# Move sprite to X,Y (as LINE) in assembly

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yes, I've seen it on the wikipedia page:
But I found a source from the internet a game to 8 tanks (Visual BASIC)

It is not easy to convert to BASIC, but they are quiet.
The calculation is just what I wanted, is not other sources (. ASM) for GAMEBOY, SPECTRUM, COLECO. but the end of the search.

Greetings.
DanySoft

The convertitura from VB to MSX went well ...
only a part of the source is useful for the rotation and the direction of movement is just what I wanted!

Now I put the variables DIM and buttons to change the values ​​of the direction.

Are three types of directions:
8 directions (standard)
16 directions (with my angle.bas to change all 16 directions)
32 directions (as above but adds another 16 directions)

But:
36 directions are one of the game of VB, the original, but the values ​​are not correct, so I keep it for fututro.

Now I also have the DIVIDE function in ASM to calculate and use as a utility for my project.

IN BASIC you can use to change the values​​.
greetings
DanySoft

Hey, this list of BASIC is "correct" to make new direction of move on LINE ?
Is use CALL KANJI (MSX2+) for text graphics to view as debug mode.

```5 REM save "angle.bas
10 DEFINTA-H:SCREEN 5:CALL KANJI
20 DIM I(36),J(36)
30 J(1)=20:I(1)=0
40 J(2)=20:I(2)=100
50 J(3)=25:I(3)=60
60 J(4)=29:I(4)=35
70 X=100:Y=100:N=1:P1=1:P2=0
75 COPY "angle.dat" TO (0,0),3
80 SET PAGE P2,P1:CALL CLS:COPY (0,0)-(60,60),3 TO (100-30,100-30),P1
90 LINE (100,100)-(X,Y),15
100 I\$=INKEY\$
110 IF I\$=CHR\$(28) THEN Q=1:D=D+1:IF D=>5 THEN D=1
120 IF I\$=CHR\$(29) THEN Q=1:D=D-1:IF D=<0 THEN D=4
130 IF I\$=CHR\$(30) THEN N=N+1 AND N<50
140 IF I\$=CHR\$(31) THEN N=N-1 AND N>2
150 IF I\$=CHR\$(27) THEN Q=1:GOTO 80
160 IF I\$="w" OR I\$="W" THEN I(D)=I(D)+N AND I(D)<100
161 IF I\$="q" OR I\$="Q" THEN I(D)=I(D)-N AND I(D)>2
170 IF I\$="p" OR I\$="P" THEN J(D)=J(D)+N AND J(D)<110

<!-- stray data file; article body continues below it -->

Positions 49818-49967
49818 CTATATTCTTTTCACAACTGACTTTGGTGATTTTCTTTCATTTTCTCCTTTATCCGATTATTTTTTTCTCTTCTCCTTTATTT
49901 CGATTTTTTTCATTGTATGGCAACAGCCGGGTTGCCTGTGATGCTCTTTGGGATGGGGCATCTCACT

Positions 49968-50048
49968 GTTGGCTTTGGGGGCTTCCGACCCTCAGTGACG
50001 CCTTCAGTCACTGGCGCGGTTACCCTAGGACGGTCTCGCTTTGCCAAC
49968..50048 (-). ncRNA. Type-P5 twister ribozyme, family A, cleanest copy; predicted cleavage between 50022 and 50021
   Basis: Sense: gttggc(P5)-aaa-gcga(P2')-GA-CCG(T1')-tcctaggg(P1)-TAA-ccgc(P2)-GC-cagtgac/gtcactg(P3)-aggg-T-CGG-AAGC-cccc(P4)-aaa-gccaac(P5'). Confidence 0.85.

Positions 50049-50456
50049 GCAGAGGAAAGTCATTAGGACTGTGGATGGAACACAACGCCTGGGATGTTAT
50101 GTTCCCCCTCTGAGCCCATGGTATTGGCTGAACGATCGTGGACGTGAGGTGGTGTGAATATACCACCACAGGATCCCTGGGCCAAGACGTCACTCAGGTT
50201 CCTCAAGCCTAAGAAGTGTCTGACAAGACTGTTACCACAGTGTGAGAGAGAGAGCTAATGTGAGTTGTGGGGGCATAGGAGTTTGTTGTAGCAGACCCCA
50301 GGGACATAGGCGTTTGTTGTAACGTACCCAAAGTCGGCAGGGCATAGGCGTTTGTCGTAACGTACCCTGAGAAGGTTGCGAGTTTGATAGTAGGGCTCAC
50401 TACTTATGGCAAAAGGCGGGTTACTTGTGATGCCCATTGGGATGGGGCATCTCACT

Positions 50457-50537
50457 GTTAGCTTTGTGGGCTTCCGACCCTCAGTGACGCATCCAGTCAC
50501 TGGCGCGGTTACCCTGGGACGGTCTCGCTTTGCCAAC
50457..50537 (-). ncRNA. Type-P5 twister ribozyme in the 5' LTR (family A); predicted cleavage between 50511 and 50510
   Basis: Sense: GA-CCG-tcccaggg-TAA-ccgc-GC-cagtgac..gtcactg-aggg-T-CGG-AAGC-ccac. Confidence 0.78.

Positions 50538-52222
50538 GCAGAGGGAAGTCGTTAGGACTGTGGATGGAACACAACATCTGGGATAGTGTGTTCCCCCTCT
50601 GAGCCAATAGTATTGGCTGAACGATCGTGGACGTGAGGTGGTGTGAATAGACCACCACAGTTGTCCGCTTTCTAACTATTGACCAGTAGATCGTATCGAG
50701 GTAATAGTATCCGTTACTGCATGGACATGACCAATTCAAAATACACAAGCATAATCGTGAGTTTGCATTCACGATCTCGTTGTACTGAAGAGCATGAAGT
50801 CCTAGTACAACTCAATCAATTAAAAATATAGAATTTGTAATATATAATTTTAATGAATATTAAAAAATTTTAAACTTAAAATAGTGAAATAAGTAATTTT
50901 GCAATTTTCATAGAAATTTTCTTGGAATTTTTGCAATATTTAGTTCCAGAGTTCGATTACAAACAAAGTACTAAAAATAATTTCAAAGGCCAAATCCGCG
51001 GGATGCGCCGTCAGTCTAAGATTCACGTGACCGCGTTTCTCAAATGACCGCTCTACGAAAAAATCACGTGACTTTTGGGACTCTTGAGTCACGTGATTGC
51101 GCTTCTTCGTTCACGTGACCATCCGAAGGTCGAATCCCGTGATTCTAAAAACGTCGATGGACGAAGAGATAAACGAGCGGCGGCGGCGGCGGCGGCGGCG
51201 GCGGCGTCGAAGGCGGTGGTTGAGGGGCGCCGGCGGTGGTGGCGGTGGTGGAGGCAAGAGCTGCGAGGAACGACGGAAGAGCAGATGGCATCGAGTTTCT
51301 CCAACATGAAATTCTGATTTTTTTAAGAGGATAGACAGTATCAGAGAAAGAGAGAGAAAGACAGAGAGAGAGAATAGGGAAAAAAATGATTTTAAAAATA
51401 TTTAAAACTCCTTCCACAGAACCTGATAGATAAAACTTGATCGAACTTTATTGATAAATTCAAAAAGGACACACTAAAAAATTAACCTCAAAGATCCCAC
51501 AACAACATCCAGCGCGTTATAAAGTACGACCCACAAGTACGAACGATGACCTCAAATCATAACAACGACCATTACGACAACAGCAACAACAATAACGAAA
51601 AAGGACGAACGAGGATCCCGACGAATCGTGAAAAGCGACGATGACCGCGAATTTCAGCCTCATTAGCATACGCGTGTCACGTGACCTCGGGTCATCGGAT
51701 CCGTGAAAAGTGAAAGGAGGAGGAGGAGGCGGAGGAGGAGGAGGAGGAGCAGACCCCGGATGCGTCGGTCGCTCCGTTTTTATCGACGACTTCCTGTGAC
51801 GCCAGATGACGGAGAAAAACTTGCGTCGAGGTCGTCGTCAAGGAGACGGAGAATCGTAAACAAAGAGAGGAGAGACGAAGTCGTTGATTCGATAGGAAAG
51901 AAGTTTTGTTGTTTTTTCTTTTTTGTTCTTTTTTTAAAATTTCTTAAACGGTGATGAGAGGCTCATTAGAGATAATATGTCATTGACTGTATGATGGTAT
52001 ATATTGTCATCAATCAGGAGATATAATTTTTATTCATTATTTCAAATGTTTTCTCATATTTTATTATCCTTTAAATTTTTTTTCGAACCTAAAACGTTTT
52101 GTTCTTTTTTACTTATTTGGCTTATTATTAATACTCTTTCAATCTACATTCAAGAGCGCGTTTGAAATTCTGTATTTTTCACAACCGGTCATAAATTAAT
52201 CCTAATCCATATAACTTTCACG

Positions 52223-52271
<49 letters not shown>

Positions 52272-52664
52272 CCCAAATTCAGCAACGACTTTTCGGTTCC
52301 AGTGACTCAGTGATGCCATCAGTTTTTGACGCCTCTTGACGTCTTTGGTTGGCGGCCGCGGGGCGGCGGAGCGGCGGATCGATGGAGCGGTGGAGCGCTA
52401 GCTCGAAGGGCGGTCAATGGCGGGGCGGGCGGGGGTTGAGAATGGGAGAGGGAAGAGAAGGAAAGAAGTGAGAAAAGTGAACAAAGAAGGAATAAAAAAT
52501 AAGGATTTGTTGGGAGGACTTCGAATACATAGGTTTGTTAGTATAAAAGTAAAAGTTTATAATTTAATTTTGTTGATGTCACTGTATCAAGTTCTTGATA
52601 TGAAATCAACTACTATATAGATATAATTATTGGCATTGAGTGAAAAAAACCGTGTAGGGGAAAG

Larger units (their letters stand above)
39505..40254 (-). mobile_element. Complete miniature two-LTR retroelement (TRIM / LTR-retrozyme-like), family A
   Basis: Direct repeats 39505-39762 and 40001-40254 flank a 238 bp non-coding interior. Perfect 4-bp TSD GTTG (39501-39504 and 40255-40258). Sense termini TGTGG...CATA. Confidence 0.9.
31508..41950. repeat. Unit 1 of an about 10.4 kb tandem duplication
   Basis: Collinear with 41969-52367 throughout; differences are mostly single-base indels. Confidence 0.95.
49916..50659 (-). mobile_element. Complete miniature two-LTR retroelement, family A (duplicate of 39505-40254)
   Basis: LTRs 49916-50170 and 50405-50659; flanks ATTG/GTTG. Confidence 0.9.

171 IF I\$="l" OR I\$="L" THEN J(D)=J(D)-N AND J(D)>59
190 IF I(D)=<0 THEN I(D)=1
200 IF I(D)=>255 THEN I(D)=255
210 IF J(D)=<0 THEN J(D)=1
220 IF J(D)=>192 THEN J(D)=192
230 IF D=1 THEN Y=Y-V/J(D)
240 IF D=2 THEN Y=Y-V/J(D):X=X+V/I(D)
250 IF D=3 THEN Y=Y-V/J(D):X=X+V/I(D)
260 IF D=4 THEN Y=Y-V/J(D):X=X+V/I(D)
270 IF D=5 THEN Y=Y-V/J(D):X=X+V/I(D)
280 V=V+2:IF V=>101 THEN V=0
290 IF INT(X)=<50 THEN X=50
300 IF INT(X)=>180 THEN X=180
310 IF INT(Y)=<50 THEN Y=50
320 IF INT(Y)=>180 THEN Y=180
330 IF Q=1 THEN Q=0:X=100:Y=100
340 GET TIMEA\$
350 LOCATE 0,0:PRINTN;"";D;"Q/W";I(D);"L/P";J(D)
360 LOCATE 0,1:PRINTA\$;"[";X;"] [";Y;"]",INT(X);INT(Y)
365 SWAP P1,P2:REM SET PAGE P1,P2
370 GOTO 80
```

But the D=2 is not correct : move X to RIGHT and not lock the LINE !

This part :

```230 IF D=1 THEN Y=Y-V/J(D)
240 IF D=2 THEN Y=Y-V/J(D):X=X+V/I(D)
250 IF D=3 THEN Y=Y-V/J(D):X=X+V/I(D)
260 IF D=4 THEN Y=Y-V/J(D):X=X+V/I(D)
270 IF D=5 THEN Y=Y-V/J(D):X=X+V/I(D)
```

It used this block from sources of Visual BASIC, (original is 36 direction), the number of bytes is equal on UP, UP/LEFT, UP/LEFT2, UP/LEFT3,...
Why do not you help me to solve this problem?

DanySoft

I don't understand perfectly what you want to do in this program yet.
However....

```225 IF S=1 THEN 280
290 IF INT(X)=<50 THEN X=50:S=1
300 IF INT(X)=>180 THEN X=180:S=1
310 IF INT(Y)=<50 THEN Y=50:S=1
320 IF INT(Y)=>180 THEN Y=180:S=1
330 IF Q=1 THEN Q=0:X=100:Y=100:S=0```

is the better?
Or,

```225 IF X=<50 OR X=>180 OR Y=<50 OR Y=>180 THEN Q=1
```

?

people learn how to program in basic!

x%=25.25
print x%

the % makes x an int by definition.

okey, okey, okey:

but see this example found :

```10 SCREEN 5:GOTO 50
20 X=COS(T/180*3.14)*Z
30 Y=SIN(T/180*3.14)*Z
40 RETURN
50 Z=1:T=90+90+90+21
60 GOSUB 20:PSET(100+X,100+Y)
65 Z=Z+1:FORA=0TO60:NEXTA
70 GOTO 60
```

I put the value 291° (90+90+90+21) and I started the missile!

Thanks to the site: Unit Circle

See the example under "Try It!", Move the blue dot of the circle, gives a value to the COS, SIN, and TAN!

The information from that site with graphics are also very important for those who are not proficient in math.

Thank you.
DanySoft

I think you're approaching this all wrong really. I think you should use an x and y offset per step. This way you can build in gravity and direction. If you want to make it more fun ad in wind-speed too I know Konami does it this way (minus the wind speed calculations)

DanySoft wrote:

okey, okey, okey:

but see this example found :

```10 SCREEN 5:GOTO 50
20 X=COS(T/180*3.14)*Z
30 Y=SIN(T/180*3.14)*Z
40 RETURN